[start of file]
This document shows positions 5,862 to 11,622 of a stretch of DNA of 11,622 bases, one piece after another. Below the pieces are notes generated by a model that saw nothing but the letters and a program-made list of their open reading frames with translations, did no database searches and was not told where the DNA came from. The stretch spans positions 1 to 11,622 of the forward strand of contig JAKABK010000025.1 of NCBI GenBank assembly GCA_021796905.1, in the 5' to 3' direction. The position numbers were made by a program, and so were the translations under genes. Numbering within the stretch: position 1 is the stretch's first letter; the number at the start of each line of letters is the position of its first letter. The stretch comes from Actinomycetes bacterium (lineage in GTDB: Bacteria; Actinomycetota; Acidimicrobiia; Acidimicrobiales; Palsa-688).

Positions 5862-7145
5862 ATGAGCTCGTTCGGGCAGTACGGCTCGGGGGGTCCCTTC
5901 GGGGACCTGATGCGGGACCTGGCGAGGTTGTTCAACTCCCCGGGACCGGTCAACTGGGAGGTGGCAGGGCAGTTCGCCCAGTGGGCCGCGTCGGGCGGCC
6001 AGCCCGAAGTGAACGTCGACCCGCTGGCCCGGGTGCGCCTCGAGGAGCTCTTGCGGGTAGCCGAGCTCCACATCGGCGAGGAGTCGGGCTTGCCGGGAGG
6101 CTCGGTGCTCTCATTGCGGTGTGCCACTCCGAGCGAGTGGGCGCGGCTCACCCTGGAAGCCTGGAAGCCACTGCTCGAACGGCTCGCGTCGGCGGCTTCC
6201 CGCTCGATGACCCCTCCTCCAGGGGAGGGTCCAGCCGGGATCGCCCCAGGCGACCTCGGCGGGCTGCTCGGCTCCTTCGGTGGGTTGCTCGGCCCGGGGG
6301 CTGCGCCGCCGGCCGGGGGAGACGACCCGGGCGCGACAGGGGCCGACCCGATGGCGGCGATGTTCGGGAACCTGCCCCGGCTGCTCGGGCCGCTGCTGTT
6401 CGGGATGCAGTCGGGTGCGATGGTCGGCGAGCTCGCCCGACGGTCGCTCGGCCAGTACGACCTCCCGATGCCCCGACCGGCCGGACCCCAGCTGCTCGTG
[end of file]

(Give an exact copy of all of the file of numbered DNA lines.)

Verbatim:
This document shows positions 5,862 to 11,622 of a stretch of DNA of 11,622 bases, one piece after another. Below the pieces are notes generated by a model that saw nothing but the letters and a program-made list of their open reading frames with translations, did no database searches and was not told where the DNA came from. The stretch spans positions 1 to 11,622 of the forward strand of contig JAKABK010000025.1 of NCBI GenBank assembly GCA_021796905.1, in the 5' to 3' direction. The position numbers were made by a program, and so were the translations under genes. Numbering within the stretch: position 1 is the stretch's first letter; the number at the start of each line of letters is the position of its first letter. The stretch comes from Actinomycetes bacterium (lineage in GTDB: Bacteria; Actinomycetota; Acidimicrobiia; Acidimicrobiales; Palsa-688).

Positions 5862-7145
5862 ATGAGCTCGTTCGGGCAGTACGGCTCGGGGGGTCCCTTC
5901 GGGGACCTGATGCGGGACCTGGCGAGGTTGTTCAACTCCCCGGGACCGGTCAACTGGGAGGTGGCAGGGCAGTTCGCCCAGTGGGCCGCGTCGGGCGGCC
6001 AGCCCGAAGTGAACGTCGACCCGCTGGCCCGGGTGCGCCTCGAGGAGCTCTTGCGGGTAGCCGAGCTCCACATCGGCGAGGAGTCGGGCTTGCCGGGAGG
6101 CTCGGTGCTCTCATTGCGGTGTGCCACTCCGAGCGAGTGGGCGCGGCTCACCCTGGAAGCCTGGAAGCCACTGCTCGAACGGCTCGCGTCGGCGGCTTCC
6201 CGCTCGATGACCCCTCCTCCAGGGGAGGGTCCAGCCGGGATCGCCCCAGGCGACCTCGGCGGGCTGCTCGGCTCCTTCGGTGGGTTGCTCGGCCCGGGGG
6301 CTGCGCCGCCGGCCGGGGGAGACGACCCGGGCGCGACAGGGGCCGACCCGATGGCGGCGATGTTCGGGAACCTGCCCCGGCTGCTCGGGCCGCTGCTGTT
6401 CGGGATGCAGTCGGGTGCGATGGTCGGCGAGCTCGCCCGACGGTCGCTCGGCCAGTACGACCTCCCGATGCCCCGACCGGCCGGACCCCAGCTGCTCGTG